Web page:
O'Really?

December 22, 2016

2016: Annus mirabilis, annus horribilis or annus stupidus?

27751194385_4890747f8eThe year 2016 will go down as an interesting one, but was it magnificent, horrible or stupid? Or perhaps all three

Annus mirabilis? 🇬🇧

For some people, 2016 was a good year, an annus mirabilis. If you voted for Trump or are brexiteer who voted to leave the European Union, 2016 was a good year.

If you are a climate change denier, you probably enjoyed 2016 too. If you are a member of a far right or populist political party, you are sitting pretty. Marine Le Pen looks happy, as do Vladimir Putin and Nigel Farage.

Annus horribilis? 🇪🇺

If none of the above applies to you then 2016 was a horrible year, an annus horribilis. Liberal metropolitan elite? Welcome to the post-truth politics (previously known by the catchy name “lies”). Who needs experts anymore?

Annus stupidus? 🇺🇸

Whatever camp you are in, it is hard not to agree with Dan Jones analysis that 2016 was an annus stupidus [1] – silly season that was twelve whole months long. Where else would seeing a cartoon of Boris Johnson getting “diplomatic” with Donald Trump been unremarkable – (see picture top right)? Here’s hoping for some sanity to return in 2017. Have a happy and sane holiday, and a prosperous new year.

References

  1. Jones, Dan (2016) Trumpageddon is awful but America has seen far worse, London Evening Standard, November 11th.

May 10, 2012

The Lovelock Laboratory: A fantasy workplace in the West Country

έροτας : love, as described by an implicit heart curve (x²  + y²  − 1)³ − x² y³ = 0

An equation of love (x² + y² − 1)³ − x² y³ = 0

Former Mancunian James Lovelock runs the kind of a laboratory most scientists can only fantasise about working in as they grind through the humdrum bureaucracy of peer-review and never-ending grant applications. Lovelock is fortunate enough to run a completely independent, self-funded lab located in the beautiful West Country. There’s a fascinating interview with him on The Life Scientific with Jim Al-Khalili where he says lots of interesting things about elocution lessons, nuclear power, climate change and his grand theory of planet earth, Gaia [1,2,3]. When asked, he also made this interesting comment about being an indepedendent scientist [4]:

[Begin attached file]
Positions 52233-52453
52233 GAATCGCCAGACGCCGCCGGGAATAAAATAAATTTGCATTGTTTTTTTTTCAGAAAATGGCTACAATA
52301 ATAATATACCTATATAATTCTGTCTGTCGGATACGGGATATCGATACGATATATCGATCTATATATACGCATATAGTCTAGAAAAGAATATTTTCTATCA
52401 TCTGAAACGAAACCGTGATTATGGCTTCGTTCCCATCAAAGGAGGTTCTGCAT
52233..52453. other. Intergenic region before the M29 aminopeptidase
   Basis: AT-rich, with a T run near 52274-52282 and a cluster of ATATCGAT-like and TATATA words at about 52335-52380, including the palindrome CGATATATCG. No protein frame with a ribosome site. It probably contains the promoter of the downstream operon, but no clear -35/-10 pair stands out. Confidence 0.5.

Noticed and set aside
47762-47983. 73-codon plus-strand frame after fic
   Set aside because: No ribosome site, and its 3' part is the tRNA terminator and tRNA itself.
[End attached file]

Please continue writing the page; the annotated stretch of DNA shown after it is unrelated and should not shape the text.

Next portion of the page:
“It’s the most wonderful thing to do [being independent]. I keep on saying that scientists are just like artists if they are creative. If you were an artist, would you want to spend your life in an institute for fine art, quibbling with other academics about the different styles of painting? You’d rather be in your garage doing your masterpiece and selling a lot of art to some tourists to pay the way. That’s been my life as a scientist. ”

The audio file of the broadcast is available for download or just click on the play icon below:

So to become a truly independent scientist, you either need to win the lottery, nobel prize or possibly invent the modern equivalent of electron capture detection to bankroll running a lab from the bottom of your garden.

Well if nothing else, it’s an entertaining fantasy to while away dull moments in the real world…

References

  1. James Lovelock (2009). The Vanishing Face of Gaia: A Final Warning ISBN:1846141850, Penguin
  2. Andrew Watson (2009). Final warning from a sceptical prophet: James Lovelock fears that humanity faces widespread death and mass migration as Earth’s systems become further unbalanced by climate change Nature, 458 (7241), 970-971 DOI: 10.1038/458970a
  3. John Gribbin and Mary Gribbin (2009) He Knew He Was Right: The Irrepressible Life of James Lovelock and Gaia, ISBN:1846140161, Allen Lane
  4. Matthew Reisz (2012) Free-range thinkers: Independent scholars can confound, complement and challenge the work of their campus counterparts. Times Higher Education

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